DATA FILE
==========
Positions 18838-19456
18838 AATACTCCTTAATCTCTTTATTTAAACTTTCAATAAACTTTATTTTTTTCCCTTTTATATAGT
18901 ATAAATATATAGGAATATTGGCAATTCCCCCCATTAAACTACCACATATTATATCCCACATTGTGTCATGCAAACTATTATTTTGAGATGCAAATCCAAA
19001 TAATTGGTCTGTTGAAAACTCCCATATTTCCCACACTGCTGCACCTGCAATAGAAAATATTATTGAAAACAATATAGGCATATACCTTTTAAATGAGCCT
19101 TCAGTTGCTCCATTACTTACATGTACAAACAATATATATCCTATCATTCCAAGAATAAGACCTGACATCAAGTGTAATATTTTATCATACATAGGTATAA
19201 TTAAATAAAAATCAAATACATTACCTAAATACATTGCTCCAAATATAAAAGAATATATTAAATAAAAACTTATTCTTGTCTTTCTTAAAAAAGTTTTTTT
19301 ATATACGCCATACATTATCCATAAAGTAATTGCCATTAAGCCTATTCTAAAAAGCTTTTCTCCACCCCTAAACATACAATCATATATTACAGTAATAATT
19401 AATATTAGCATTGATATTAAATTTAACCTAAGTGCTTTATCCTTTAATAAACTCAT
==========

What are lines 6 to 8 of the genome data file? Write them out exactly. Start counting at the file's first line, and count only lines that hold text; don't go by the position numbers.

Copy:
19201 TTAAATAAAAATCAAATACATTACCTAAATACATTGCTCCAAATATAAAAGAATATATTAAATAAAAACTTATTCTTGTCTTTCTTAAAAAAGTTTTTTT
19301 ATATACGCCATACATTATCCATAAAGTAATTGCCATTAAGCCTATTCTAAAAAGCTTTTCTCCACCCCTAAACATACAATCATATATTACAGTAATAATT
19401 AATATTAGCATTGATATTAAATTTAACCTAAGTGCTTTATCCTTTAATAAACTCAT